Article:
Monday’s fire that ravaged Paris’ Notre Dame Cathedral, bringing down its spire and roof, struck during Holy Week. But even outside this key period in the Roman Catholic calendar, the cathedral draws visitors all year, some 12 million of them.
It is the most famous of the French Gothic cathedrals of the Middle Ages and is distinguished by its size, antiquity and architectural interest.
At the cathedral’s east end, the apse is supported by single-arch flying buttresses of the more daring Rayonnant Gothic style, especially notable for their boldness and grace.
“Our Lady of Paris” also features pointed arches, a ribbed vault, two 225-feet-tall towers on the facade, and large, intricate rose windows made of stained glass.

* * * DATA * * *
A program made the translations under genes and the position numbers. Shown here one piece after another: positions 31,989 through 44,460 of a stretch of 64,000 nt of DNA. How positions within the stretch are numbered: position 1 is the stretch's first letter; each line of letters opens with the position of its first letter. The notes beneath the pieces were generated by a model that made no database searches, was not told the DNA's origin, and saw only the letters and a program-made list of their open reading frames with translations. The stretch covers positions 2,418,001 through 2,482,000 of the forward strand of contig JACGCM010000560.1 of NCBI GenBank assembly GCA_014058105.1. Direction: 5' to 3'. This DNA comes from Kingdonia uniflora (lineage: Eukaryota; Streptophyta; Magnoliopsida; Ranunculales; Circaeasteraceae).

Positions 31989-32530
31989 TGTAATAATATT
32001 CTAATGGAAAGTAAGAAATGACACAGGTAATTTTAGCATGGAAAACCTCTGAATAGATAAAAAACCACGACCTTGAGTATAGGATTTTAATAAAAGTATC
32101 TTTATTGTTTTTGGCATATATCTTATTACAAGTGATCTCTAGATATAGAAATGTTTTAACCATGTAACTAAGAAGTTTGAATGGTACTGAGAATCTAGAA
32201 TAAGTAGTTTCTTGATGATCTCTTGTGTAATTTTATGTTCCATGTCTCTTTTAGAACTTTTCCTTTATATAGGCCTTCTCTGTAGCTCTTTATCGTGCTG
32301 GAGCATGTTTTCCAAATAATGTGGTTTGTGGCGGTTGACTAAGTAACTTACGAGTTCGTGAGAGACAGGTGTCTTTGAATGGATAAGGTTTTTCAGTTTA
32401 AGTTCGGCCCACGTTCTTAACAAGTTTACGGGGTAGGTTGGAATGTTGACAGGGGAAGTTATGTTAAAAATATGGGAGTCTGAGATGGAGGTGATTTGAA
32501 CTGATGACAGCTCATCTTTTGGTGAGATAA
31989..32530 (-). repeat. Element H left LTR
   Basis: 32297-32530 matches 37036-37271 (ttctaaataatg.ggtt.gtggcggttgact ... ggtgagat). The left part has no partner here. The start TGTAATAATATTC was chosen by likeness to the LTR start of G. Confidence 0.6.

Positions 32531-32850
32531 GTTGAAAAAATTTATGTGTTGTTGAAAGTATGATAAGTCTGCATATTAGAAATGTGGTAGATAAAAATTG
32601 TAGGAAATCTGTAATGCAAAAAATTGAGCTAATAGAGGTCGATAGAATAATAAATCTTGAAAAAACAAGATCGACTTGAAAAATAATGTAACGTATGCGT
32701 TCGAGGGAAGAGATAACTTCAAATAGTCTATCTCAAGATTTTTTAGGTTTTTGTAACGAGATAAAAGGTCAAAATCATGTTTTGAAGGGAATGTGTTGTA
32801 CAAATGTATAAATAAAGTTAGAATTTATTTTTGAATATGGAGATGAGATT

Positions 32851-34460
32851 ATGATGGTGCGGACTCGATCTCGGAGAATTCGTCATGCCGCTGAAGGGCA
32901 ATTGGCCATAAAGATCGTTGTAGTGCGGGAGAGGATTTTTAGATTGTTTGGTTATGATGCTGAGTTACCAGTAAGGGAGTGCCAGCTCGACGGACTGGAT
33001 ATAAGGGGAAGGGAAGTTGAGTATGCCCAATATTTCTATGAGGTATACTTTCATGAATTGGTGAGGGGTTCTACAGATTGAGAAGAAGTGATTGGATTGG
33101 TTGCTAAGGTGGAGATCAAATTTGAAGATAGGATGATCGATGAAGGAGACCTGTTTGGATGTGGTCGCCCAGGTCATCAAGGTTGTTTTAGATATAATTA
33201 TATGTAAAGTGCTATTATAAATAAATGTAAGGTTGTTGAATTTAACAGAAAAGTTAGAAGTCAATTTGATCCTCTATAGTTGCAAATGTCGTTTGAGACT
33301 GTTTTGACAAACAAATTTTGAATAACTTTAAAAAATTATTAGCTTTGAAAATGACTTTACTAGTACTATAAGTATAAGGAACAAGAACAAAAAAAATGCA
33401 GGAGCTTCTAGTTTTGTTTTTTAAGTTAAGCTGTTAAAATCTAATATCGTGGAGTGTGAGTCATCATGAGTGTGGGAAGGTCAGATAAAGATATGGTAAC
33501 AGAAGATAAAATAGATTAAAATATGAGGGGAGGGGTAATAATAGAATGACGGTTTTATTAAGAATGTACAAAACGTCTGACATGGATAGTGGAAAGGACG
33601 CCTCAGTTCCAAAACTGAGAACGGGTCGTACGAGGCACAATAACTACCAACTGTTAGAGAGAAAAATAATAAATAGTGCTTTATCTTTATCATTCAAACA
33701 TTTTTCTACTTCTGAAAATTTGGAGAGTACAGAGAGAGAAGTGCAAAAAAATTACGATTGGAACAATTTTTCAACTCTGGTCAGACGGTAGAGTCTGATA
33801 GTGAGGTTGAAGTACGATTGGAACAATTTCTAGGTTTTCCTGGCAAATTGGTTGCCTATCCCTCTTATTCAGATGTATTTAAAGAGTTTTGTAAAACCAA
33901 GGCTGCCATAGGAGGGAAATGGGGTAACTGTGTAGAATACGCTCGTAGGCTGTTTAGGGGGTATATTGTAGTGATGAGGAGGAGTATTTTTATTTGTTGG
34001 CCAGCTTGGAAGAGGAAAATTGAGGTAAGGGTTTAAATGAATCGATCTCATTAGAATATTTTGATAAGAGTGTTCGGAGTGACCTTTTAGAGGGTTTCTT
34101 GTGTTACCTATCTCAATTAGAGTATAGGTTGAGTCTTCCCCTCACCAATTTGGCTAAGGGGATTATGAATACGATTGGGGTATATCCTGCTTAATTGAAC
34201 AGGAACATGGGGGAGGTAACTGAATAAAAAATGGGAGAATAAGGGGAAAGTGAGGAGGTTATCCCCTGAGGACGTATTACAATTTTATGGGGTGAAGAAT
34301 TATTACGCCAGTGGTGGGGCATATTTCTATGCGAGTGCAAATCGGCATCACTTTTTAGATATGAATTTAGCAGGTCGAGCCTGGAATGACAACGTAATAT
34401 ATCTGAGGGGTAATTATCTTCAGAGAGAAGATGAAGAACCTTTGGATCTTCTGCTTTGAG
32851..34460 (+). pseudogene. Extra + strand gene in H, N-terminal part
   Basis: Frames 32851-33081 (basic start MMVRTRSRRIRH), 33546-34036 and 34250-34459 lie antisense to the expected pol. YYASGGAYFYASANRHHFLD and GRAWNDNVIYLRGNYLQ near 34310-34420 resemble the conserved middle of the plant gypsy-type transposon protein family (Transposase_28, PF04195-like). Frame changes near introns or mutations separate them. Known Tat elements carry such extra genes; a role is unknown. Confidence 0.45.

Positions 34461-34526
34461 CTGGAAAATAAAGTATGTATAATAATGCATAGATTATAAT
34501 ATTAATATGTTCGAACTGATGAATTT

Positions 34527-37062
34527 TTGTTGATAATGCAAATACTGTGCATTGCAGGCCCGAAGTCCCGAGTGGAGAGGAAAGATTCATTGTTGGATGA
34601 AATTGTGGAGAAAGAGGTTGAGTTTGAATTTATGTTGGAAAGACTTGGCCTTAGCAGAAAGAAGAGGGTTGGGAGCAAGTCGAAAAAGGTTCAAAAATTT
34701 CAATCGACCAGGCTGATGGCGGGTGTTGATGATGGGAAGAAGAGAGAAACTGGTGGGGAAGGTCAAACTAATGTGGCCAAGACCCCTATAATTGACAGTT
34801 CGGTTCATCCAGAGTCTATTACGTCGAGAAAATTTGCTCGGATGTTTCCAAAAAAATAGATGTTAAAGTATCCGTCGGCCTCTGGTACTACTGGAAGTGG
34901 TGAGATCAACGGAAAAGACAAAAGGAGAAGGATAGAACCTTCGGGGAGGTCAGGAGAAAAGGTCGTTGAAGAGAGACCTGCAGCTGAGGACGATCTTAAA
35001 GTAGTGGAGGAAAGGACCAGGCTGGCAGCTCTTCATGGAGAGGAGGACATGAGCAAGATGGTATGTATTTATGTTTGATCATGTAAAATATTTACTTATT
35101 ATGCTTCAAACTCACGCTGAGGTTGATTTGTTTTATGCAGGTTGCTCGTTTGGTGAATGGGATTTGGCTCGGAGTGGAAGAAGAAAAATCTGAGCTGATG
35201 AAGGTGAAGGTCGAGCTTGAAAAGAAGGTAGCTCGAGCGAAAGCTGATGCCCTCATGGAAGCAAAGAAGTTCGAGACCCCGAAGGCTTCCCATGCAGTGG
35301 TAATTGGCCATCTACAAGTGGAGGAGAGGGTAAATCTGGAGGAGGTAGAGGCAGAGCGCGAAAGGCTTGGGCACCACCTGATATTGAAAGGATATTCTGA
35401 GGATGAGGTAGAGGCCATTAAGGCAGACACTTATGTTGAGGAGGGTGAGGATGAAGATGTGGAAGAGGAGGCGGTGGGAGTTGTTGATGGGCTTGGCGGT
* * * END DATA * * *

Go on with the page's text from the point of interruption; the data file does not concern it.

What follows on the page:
The cathedral is central to French history and a beloved national symbol. Notre Dame’s construction began in 1163 during the reign of King Louis VII and completed in 1345.
Nearly 100 years later, in 1431, Henry VI of England was crowned as the King of France there.
By the 17th century, the cathedral was in disrepair. But Napoleon saved it from demolition and had himself crowned Emperor there in 1804.
The cathedral is celebrated in Victor Hugo’s novel The Hunchback of Notre-Damepublished in 1831.
The North Rose Window survived two world wars. During WWII, the stained glass was removed and installed again after the war had ended.
The 17th century organ was functional, at least before the fire and roof collapse.
President Emmanuel Macron pledged to rebuild Notre Dame Cathedral.
“This history is ours,” Macron said. “It is burning. I say to you very solemnly tonight, this cathedral, we will rebuild it.”
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